Sinopec Doubles LNG Term Intake From Qatar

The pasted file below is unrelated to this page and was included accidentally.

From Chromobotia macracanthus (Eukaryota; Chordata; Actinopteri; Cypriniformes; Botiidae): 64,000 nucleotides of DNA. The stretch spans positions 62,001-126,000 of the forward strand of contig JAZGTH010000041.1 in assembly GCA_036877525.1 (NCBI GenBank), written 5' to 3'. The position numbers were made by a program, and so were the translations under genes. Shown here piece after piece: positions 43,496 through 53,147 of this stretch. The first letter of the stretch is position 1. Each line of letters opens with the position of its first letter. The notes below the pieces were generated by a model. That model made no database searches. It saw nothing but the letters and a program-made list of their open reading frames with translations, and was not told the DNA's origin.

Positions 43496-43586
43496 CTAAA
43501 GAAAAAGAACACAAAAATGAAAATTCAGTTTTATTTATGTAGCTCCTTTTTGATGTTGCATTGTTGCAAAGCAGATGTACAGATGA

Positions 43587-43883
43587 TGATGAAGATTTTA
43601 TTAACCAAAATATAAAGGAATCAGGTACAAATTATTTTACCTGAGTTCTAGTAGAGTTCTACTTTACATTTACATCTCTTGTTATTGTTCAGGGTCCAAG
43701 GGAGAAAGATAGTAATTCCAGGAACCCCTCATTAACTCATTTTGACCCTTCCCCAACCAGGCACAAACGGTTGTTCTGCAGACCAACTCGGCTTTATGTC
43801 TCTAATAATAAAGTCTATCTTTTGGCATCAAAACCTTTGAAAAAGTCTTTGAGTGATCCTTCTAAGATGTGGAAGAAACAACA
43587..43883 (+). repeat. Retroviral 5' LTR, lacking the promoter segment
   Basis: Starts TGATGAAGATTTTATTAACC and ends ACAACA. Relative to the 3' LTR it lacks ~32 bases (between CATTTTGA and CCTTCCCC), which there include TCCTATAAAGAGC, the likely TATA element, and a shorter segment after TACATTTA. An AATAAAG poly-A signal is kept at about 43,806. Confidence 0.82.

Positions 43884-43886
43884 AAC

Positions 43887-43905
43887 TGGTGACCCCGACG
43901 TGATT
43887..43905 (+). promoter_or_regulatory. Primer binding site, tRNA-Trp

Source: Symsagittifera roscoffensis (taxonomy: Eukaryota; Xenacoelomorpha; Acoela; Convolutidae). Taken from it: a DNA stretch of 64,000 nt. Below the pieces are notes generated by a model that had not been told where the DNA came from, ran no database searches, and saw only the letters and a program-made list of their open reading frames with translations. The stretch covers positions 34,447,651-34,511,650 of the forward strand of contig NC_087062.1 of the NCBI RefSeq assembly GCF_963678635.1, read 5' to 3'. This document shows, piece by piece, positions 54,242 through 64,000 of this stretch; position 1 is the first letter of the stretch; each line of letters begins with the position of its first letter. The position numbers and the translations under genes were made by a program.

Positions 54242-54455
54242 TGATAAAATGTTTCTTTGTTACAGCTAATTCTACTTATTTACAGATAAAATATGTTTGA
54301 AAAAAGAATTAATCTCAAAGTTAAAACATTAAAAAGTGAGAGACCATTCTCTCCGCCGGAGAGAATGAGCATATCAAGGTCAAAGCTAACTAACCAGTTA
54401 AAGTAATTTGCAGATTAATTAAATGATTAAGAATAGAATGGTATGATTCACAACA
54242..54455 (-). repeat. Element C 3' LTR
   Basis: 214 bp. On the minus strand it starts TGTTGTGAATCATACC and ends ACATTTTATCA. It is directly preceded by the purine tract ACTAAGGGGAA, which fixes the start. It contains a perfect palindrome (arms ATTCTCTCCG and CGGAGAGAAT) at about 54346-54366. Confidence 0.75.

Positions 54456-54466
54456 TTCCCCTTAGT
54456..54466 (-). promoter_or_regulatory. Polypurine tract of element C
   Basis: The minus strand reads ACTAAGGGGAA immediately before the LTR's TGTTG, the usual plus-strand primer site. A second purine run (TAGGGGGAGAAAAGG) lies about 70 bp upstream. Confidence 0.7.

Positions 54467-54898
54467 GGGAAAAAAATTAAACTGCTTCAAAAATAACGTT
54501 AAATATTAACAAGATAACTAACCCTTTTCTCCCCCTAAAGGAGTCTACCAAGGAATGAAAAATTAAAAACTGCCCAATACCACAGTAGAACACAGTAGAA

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Sinopec's expanded low-cost LNG deal with Qatar could shake up China's LNG import market. The deal, between the world's most ambitious LNG exporter and the world's soon-to-be largest LNG importer, allows a major Chinese buyer to take advantage of a slump in LNG market prices, while helping support Qatar's mega-expansion project. Sinopec has agreed to double the quantity of an earlier agreed long-term LNG supply agreement with Qatar Petroleum (QP). Sinopec said Monday that it has signed a sales and purchase agreement (SPA) with QP for 2 million tons per year of LNG supply over 10 years starting 2022. This is a substantial increase from what Sinopec sought in a tender issued last year when it invited offers from sellers for 1 million tons/yr of LNG supply from 2023-33 (LNGI Sep.8'20). QP is understood to have emerged as the winner in the tender by offering Sinopec an extremely competitive price at a 10.19% coefficient of Brent on a delivered basis. Chinese sources confirm that competitive pricing is the key reason why Sinopec has decided to double the quantity of the supply deal. The latest SPA represents Qatar's first term LNG supply deal signed with Sinopec. QP is already a term supplier to fellow Chinese state firms China National Offshore Oil Corp. (CNOOC) and China National Petroleum Corp. (CNPC) under deals that were priced much higher than 10.19% of Brent -- and when oil prices were higher than current levels. The smallest LNG player among the three Chinese state firms, Sinopec’s current long-term LNG suppliers are Exxon Mobil’s PNG LNG and Australia Pacific LNG, where it is one of the partners. Qatar's price is so cheap that Sinopec could afford to increase the volume, said a few international LNG suppliers. The suppliers complained that they do not have the same cost advantage that would allow them to offer such low prices. QP is also understood to have offered similarly competitive prices to buyers in Pakistan and Singapore. Other Chinese LNG buyers are starting to worry about the competition from Sinopec. “It is the lowest price Chinese importers have ever signed for long-term deals ... it will be able to sweep [the] domestic market,” complained an LNG trader from CNPC. QP said it has supplied China with a total of 62 million tons of LNG since 2009. The additional volumes to Sinopec represent a coup for the Southwest Asian exporter, which recently sanctioned its Phase 1 expansion without any firm long-term offtake contracts. The expansion will lift Qatar's LNG production capacity from around 77 million tons/yr today to 110 million tons/yr by 2025 (LNGI Feb.8'21). Separately, QP made further inroads for its LNG expansion by issuing an 'invitation to tender' (ITT) over the weekend for the chartering of LNG carriers for its future LNG shipping requirements including its expansion project. The tender was issued to a large group of LNG ship owners and aims at “selecting world-class ship owners for the long-term time charter [of] LNG carriers to satisfy the future requirements of QP and its subsidiaries,” QP said (LNGI Jun.2'20). The ITT package will also cover the requirements for LNG volumes to be produced from the Golden Pass LNG export project in the US, with options to replace time charters for a number of QP’s LNG carriers that will expire in the next few years. QP will operate Golden Pass through a 70-30 joint venture with Exxon Mobil (LNGI Jun.3'20). Dawn Lee, Beijing, and Yousra Samaha, Dubai

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